“In the same way, the chief priests also, along with the scribes, were mocking Him among themselves…” (Mark 15:31a)
The word ‘mock’ comes from the Greek word ‘to play or joke’. When we mock someone, we are joking and playing with them… but not in a good way. They didn’t ask to be played with, and we are joking at them, not with them. There’s a difference, and we all know it when we see it. A joke that is too cutting or sarcastic turns into mocking pretty quickly. I’ve been guilty of that. Perhaps you have, too?
The worst type of mocking is done in groups. That’s what the priests and scribes did to Jesus. They gathered around and made fun of our Lord amongst themselves. They laughed at His teachings, made fun of how beat up His body was, and even joked about Jesus’ relationship with His Father. It was cruel, and it pains us to read those parts of the Bible.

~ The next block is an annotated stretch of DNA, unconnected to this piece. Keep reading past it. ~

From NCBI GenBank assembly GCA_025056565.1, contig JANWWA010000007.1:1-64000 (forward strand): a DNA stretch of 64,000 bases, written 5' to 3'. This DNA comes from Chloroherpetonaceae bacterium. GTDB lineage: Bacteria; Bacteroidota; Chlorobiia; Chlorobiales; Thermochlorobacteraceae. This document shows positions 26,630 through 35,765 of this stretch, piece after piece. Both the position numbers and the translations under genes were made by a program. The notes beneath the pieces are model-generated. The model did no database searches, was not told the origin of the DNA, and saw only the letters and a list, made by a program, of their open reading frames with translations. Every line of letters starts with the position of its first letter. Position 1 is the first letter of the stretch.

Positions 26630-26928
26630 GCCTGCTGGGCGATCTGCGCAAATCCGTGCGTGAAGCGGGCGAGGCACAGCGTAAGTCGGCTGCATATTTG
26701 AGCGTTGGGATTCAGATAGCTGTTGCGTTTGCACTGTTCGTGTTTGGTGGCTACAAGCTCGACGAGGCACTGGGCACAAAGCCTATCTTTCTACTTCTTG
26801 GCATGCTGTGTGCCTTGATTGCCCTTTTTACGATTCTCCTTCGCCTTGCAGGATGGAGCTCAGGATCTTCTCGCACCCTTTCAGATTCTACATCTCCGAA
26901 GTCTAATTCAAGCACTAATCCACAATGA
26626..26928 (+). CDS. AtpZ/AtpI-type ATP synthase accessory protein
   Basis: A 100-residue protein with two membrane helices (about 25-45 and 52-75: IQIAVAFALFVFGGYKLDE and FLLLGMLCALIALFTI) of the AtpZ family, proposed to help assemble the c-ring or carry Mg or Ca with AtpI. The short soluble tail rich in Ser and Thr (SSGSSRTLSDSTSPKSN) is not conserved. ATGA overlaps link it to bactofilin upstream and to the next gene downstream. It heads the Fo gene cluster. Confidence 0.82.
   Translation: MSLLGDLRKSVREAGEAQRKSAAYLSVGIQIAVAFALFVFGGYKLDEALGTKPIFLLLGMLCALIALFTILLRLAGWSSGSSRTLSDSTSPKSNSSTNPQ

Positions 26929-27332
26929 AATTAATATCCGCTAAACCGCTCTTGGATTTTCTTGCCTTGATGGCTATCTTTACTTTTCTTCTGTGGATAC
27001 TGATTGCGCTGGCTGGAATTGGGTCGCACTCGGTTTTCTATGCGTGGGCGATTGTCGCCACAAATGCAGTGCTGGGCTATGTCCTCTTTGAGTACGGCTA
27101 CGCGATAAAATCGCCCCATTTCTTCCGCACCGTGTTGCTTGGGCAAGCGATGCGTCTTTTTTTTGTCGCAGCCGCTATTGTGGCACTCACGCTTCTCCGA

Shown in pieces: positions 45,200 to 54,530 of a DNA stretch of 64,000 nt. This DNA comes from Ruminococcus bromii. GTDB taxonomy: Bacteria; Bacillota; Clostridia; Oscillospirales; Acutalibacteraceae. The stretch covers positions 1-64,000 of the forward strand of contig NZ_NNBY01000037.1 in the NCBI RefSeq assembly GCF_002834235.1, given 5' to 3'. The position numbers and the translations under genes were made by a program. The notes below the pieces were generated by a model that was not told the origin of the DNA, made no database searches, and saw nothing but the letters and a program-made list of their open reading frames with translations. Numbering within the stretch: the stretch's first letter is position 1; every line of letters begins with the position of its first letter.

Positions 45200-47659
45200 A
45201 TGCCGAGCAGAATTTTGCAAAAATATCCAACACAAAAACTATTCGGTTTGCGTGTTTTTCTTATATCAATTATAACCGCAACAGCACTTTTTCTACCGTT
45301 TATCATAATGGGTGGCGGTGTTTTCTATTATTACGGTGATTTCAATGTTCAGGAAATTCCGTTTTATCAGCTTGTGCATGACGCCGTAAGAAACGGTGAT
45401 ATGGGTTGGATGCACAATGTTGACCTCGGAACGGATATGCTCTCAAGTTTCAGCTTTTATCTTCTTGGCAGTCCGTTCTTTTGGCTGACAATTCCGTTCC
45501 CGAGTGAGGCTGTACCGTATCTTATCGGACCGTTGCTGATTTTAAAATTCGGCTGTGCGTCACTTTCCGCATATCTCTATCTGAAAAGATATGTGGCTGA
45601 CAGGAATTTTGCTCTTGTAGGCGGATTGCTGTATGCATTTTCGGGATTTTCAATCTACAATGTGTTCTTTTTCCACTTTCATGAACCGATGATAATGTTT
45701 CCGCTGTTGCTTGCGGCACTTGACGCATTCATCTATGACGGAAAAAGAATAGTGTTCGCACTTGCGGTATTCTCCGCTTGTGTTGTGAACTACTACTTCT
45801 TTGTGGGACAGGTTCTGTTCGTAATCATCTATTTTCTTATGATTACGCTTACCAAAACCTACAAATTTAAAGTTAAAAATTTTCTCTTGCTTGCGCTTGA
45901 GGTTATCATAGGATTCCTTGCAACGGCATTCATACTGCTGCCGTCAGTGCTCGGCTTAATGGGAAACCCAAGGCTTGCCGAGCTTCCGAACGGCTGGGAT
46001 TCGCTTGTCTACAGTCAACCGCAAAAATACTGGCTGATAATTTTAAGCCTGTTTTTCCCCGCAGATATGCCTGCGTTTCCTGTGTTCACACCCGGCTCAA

Don’t become a part of a mocking group. It’s sinful to joke about people behind their backs or gossip about them when they are down and out. If you tell a joke that goes too far, own it and apologize; you will make a friend instead of losing one. The best jokes bring us together without tearing someone down. Humor can be hard, so don’t be afraid to choose silence if you aren’t sure whether a joke will be too harsh. Better to be quietly kind then loudly rude.
Laughter can be the best medicine, but the need to “get a laugh” can be an addictive drug. Far too many times the desire to be funny is more about being the center of attention than it is about bringing joy to others. It takes introspection to realize that our “humor” is more about hubris.
Mocking comes in many forms, but all of them lead to the same path – denigrating others for sport. Don’t fall for the devil’s trap! Let us be known for raising the bar in our interactions with others so that God is glorified, and man is edified.